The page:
May 22 (Bloomberg) -- Bank of England Governor Mervyn King’s response to the financial crisis will be scrutinized after lawmakers pushed for an inquiry as the central bank prepares to take over financial regulation.
The Court, the Bank of England’s governing body, ordered a review of some central bank actions, including its conduct after the collapse of Lehman Brothers Holdings Inc. The investigation will cover the Emergency Liquidity Assistance program in 2008 and 2009, the framework for providing liquidity to banks, and the Monetary Policy Committee’s forecasting capability, the Court in London said yesterday.
The move follows a push by a cross-party committee of lawmakers for an examination of the central bank’s performance as Parliament debates a bill to give it new powers. While King told the panel in January that reviews have been carried out of all the Bank of England’s responsibilities, he said last month he would “welcome” another one if it was deemed necessary.
“It didn’t seem reasonable that we’ve had a massive financial crisis that required the bank to respond across a number of fronts, and that its decisions and decision-making process shouldn’t be reviewed in some independent way,” said David Tinsley, an economist at BNP Paribas SA in London and a former central bank official. “Critics of the bank will say this isn’t enough.”
Andrew Tyrie, who chairs the Treasury Select Committee that oversees the central bank, said as recently as May 3 that an examination of the handling of the financial crisis was still needed because lawmakers “still do not have firm and agreed conclusions about the mistakes that were made and which the legislation is, presumably, seeking to address.”
He said yesterday that an inquiry should have been done “much earlier, before the euro crisis deepened” to aid lawmakers debating the bill to expand the central bank’s powers.
Tyrie has also criticized the Court, saying in October that its refusal to disclose its discussions during the financial crisis was “unsatisfactory” and prevented Parliament from holding the central bank to account. He also said that he was “very concerned” on their grasp of funding provided to the bank’s financial-stability functions.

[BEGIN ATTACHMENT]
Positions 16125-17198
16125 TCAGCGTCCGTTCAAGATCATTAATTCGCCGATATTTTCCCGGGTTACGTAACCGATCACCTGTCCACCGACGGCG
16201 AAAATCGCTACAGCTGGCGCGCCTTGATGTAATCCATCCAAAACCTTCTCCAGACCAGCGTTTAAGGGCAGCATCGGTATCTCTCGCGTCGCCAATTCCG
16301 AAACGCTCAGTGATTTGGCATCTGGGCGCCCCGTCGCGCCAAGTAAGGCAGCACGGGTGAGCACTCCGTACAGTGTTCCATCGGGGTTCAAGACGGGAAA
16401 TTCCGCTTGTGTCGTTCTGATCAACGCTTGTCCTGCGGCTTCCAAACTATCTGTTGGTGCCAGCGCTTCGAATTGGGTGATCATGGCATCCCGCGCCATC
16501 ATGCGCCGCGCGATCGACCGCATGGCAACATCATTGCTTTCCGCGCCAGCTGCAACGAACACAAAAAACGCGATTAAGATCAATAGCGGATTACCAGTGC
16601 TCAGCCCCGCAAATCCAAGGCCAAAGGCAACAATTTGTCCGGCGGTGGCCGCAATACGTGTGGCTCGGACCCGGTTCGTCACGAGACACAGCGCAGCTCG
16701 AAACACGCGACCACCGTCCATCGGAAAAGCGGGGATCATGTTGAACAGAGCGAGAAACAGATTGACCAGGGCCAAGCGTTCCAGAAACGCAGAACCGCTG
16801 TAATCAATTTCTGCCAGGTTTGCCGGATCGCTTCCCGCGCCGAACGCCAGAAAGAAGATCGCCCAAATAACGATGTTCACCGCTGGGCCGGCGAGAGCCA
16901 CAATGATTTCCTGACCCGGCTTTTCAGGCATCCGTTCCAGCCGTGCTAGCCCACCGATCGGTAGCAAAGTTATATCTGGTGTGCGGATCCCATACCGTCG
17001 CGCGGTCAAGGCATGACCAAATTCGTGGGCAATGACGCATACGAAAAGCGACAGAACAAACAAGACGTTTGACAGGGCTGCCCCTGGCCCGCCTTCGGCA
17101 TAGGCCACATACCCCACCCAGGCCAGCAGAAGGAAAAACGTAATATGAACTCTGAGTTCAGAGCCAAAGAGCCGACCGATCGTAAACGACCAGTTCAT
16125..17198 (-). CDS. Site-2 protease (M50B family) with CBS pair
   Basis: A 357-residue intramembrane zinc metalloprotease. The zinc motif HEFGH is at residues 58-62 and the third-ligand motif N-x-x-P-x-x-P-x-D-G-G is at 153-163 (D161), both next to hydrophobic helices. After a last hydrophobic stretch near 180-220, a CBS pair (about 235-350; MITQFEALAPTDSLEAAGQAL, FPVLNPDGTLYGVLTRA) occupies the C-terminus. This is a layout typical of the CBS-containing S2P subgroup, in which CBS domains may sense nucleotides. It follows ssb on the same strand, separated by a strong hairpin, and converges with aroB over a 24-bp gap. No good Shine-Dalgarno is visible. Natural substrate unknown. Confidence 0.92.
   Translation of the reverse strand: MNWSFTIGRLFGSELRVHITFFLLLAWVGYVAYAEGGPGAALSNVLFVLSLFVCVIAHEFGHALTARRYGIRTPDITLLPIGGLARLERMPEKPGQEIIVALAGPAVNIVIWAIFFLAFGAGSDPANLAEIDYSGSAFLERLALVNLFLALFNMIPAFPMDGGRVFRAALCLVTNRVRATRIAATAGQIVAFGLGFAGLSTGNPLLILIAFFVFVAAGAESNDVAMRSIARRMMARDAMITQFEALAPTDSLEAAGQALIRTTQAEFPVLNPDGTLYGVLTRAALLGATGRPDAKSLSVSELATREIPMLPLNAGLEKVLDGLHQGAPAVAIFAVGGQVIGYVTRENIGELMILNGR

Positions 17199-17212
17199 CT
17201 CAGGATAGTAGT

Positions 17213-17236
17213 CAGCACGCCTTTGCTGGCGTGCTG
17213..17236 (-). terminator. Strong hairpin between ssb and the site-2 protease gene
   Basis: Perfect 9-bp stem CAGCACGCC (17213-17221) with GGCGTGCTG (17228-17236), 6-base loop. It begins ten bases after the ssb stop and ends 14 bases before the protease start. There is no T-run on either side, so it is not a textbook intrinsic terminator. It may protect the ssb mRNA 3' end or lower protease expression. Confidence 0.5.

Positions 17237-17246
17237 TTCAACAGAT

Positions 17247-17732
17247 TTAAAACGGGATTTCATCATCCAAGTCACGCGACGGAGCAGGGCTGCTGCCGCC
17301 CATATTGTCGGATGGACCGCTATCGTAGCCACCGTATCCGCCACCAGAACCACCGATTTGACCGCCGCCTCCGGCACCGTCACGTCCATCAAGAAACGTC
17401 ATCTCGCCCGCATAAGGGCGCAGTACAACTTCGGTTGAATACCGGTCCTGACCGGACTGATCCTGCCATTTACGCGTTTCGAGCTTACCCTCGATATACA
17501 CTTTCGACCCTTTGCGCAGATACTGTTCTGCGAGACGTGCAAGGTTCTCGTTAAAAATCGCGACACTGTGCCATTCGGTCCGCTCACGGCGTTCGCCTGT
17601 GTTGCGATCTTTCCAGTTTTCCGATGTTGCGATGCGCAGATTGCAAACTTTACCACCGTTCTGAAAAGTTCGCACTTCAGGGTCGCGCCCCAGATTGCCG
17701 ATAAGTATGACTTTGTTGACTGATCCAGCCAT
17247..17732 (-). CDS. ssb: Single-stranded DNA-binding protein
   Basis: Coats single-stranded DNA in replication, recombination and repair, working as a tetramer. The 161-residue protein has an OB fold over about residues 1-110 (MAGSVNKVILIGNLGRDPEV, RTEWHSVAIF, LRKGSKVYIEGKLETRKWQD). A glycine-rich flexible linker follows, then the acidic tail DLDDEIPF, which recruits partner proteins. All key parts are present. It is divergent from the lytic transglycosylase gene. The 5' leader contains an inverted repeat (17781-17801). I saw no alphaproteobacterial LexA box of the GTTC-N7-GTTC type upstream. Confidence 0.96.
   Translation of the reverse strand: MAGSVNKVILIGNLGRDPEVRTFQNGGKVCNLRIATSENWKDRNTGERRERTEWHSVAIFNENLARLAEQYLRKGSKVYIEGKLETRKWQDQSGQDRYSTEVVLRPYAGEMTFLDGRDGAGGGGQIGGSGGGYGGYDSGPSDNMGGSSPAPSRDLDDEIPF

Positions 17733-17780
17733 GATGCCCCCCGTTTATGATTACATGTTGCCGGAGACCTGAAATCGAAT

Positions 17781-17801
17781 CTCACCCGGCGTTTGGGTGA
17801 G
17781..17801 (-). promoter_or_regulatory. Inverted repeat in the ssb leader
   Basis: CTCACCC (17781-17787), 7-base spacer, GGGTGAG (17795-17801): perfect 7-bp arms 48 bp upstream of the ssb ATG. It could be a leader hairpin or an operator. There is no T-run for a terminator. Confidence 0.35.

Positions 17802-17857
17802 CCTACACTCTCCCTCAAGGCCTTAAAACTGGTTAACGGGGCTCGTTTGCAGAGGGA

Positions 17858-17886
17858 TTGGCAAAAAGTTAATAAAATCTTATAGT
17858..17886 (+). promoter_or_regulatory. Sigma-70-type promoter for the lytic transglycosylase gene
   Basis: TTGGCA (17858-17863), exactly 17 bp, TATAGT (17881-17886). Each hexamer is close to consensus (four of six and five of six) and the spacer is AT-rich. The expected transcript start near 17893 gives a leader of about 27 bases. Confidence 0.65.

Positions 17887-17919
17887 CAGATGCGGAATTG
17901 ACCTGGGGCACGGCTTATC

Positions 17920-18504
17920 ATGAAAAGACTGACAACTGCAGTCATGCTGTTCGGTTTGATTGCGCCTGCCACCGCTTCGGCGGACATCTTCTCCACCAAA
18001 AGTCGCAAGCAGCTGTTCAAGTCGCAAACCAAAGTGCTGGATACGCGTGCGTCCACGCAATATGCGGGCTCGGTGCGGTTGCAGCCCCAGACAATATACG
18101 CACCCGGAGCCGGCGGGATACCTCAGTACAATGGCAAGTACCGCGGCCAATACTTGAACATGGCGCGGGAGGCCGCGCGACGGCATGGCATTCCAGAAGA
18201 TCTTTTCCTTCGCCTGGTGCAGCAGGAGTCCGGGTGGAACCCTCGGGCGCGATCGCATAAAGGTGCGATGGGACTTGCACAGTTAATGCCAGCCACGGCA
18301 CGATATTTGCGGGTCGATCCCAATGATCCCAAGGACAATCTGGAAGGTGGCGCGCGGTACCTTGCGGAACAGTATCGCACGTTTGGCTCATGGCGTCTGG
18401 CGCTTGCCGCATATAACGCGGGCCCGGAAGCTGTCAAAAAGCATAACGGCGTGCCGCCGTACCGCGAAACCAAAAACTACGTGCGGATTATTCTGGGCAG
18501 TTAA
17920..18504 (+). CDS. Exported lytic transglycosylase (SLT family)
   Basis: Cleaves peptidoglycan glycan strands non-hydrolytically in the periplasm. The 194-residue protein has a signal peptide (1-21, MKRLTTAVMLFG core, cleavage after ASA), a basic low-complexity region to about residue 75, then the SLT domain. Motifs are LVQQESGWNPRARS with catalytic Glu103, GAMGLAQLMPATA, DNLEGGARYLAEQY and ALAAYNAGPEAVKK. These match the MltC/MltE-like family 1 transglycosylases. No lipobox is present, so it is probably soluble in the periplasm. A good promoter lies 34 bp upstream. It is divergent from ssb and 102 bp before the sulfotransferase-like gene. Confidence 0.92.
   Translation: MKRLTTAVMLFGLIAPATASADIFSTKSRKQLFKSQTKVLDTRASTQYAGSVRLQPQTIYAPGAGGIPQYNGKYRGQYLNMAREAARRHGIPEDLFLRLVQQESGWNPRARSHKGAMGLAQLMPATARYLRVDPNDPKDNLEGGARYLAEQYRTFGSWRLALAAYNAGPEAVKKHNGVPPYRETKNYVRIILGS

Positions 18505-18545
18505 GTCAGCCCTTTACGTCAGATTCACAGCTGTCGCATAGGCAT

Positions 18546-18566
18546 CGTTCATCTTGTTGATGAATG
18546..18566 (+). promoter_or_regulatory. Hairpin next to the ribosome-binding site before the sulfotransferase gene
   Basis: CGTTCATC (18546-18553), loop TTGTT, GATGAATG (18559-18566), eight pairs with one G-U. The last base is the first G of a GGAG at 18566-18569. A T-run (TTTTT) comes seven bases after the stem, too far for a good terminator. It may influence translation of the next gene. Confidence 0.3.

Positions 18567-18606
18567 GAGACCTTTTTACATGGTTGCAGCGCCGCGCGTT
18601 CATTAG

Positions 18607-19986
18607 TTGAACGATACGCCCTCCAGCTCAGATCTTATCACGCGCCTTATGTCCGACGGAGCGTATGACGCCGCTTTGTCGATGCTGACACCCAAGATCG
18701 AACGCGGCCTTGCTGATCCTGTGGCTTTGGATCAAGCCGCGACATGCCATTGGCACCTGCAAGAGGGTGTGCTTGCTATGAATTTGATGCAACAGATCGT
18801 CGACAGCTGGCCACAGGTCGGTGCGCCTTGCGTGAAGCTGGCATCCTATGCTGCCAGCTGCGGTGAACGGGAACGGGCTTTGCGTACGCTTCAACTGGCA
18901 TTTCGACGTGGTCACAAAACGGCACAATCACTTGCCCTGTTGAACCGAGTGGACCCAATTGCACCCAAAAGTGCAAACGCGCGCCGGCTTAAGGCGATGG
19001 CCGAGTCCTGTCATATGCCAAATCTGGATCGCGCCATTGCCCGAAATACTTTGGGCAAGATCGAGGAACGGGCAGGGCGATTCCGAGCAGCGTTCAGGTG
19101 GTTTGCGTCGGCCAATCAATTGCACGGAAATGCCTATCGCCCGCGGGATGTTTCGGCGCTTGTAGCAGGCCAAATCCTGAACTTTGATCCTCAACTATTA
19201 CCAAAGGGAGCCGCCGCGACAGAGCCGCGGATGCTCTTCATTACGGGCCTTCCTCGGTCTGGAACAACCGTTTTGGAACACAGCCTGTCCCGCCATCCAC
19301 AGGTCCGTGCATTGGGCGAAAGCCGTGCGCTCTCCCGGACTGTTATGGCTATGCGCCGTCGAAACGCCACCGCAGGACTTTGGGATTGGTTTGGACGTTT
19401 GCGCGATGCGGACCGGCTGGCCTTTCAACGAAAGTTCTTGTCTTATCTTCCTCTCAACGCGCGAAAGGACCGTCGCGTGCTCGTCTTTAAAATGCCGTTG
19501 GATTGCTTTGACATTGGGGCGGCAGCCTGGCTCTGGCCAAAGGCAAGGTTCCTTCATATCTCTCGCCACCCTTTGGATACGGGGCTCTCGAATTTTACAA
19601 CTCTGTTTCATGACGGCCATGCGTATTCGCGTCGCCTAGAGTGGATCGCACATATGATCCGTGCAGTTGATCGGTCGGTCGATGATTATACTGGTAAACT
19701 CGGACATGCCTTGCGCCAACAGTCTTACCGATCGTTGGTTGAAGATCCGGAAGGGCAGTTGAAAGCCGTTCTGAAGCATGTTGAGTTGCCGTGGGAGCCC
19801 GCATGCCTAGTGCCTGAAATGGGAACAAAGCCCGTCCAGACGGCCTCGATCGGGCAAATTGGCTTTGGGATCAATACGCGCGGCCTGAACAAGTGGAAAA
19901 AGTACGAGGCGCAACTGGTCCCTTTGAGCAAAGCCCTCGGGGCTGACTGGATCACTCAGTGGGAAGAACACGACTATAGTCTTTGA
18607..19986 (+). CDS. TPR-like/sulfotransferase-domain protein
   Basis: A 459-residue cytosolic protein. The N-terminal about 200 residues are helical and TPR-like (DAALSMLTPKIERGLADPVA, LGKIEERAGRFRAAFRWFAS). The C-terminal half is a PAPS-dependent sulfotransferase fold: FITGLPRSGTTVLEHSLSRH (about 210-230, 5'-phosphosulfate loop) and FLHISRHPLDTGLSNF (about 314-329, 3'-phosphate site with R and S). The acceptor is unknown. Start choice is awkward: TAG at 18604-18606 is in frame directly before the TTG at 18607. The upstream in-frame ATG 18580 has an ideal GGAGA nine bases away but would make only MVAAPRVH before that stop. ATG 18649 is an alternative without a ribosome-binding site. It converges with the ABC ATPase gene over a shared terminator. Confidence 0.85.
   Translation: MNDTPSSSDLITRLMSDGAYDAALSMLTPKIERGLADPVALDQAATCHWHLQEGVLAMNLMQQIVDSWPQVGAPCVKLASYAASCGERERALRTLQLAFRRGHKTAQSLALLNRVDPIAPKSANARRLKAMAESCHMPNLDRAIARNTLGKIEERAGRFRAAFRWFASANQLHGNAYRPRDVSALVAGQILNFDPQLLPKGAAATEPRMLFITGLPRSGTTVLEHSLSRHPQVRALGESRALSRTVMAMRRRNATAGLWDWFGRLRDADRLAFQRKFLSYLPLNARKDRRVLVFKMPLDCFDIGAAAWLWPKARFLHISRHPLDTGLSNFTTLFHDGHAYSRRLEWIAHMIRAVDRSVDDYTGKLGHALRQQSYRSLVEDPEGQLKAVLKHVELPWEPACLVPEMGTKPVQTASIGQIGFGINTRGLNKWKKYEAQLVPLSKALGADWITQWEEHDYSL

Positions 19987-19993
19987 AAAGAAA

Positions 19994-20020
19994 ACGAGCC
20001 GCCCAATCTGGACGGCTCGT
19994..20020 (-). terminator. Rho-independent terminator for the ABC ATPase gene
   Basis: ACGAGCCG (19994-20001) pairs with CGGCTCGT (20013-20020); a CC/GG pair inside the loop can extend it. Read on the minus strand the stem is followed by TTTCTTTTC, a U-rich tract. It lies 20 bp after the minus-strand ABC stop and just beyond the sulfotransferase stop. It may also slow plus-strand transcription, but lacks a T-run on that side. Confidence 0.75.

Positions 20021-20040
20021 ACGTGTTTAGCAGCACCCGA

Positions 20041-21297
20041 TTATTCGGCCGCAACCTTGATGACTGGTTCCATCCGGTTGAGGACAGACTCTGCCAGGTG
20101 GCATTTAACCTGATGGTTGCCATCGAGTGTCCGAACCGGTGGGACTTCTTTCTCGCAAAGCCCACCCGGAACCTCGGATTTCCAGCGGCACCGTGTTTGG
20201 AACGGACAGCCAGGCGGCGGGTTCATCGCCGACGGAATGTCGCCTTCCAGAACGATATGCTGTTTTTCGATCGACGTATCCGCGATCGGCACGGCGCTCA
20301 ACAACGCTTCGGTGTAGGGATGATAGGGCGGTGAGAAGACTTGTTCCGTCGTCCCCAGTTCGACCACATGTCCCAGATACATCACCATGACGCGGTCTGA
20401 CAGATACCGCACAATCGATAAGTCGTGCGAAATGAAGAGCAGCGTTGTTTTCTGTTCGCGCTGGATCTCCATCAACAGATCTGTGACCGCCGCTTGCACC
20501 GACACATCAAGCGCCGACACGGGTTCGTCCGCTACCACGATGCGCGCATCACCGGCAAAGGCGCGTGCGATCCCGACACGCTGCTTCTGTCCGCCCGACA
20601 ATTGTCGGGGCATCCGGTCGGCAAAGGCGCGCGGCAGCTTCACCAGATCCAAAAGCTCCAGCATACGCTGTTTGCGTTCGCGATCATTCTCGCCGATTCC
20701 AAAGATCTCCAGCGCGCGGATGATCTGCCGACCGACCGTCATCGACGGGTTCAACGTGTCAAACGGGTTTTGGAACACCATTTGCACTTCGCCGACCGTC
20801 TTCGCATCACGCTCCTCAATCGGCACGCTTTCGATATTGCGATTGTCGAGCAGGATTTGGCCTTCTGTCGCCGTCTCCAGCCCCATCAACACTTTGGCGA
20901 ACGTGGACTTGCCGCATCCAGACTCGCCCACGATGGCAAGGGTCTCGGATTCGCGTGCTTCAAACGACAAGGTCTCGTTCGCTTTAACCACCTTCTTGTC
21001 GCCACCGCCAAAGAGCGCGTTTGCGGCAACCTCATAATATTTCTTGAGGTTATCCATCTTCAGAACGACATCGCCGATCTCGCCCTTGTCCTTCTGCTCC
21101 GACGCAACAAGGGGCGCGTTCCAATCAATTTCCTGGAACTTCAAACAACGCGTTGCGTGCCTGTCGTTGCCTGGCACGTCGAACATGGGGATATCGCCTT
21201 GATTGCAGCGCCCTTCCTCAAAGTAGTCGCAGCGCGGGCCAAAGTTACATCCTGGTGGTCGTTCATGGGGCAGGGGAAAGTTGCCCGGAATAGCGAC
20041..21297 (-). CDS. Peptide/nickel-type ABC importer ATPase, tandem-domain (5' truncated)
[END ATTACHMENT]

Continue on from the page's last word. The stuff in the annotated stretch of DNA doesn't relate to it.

His panel’s inquiry into accountability at the central bank included calls for lawmakers to have veto power over the appointment or dismissal of the governor. Chancellor of the Exchequer George Osborne, who will appoint King’s successor when he retires in June 2013, rejected the recommendation.
The reviews will be led by former Bank of England policy maker Ian Plenderleith; David Stockton, a former head of U.S. research and forecasting at the Federal Reserve; and Bill Winters, chief executive officer of Renshaw Bay LLP and a member of the U.K.’s Independent Commission on Banking.
The Court said it expects to receive the report in October and will publish it “soon” after that. It ordered the inquiry because it is “important for the bank to learn practical lessons from past experience in order to improve the way it operates,” Chairman David Lees said.
“In the end, the chair of Court does have powers,” said Jens Larsen, chief European economist at RBC Capital Markets in London and a former central bank official. “The governor is not someone who would change his mind easily, but pressure from Court might have changed his view.”
The inquiry will address the “most intense period of the financial crisis,” which included the bailout of Royal Bank of Scotland Group Plc, HBOS Plc and Lloyds TSB Group Plc along with the U.K.’s slide into recession, according to the court.
It will only cover areas where the bank had “sole responsibility” and will set aside events involving the so-called tripartite authorities that included the U.K. Treasury and the Financial Services Authority. It also won’t address the run on Northern Rock Plc in 2007 as these were covered in the TSC’s report “The Run on the Rock.”
“I welcome this set of reviews,” King said in the statement. “Major changes to the operations of the bank have already been made in the light of the financial crisis. These detailed, independent reviews will help to ensure that all the important lessons for the future have been learned.”
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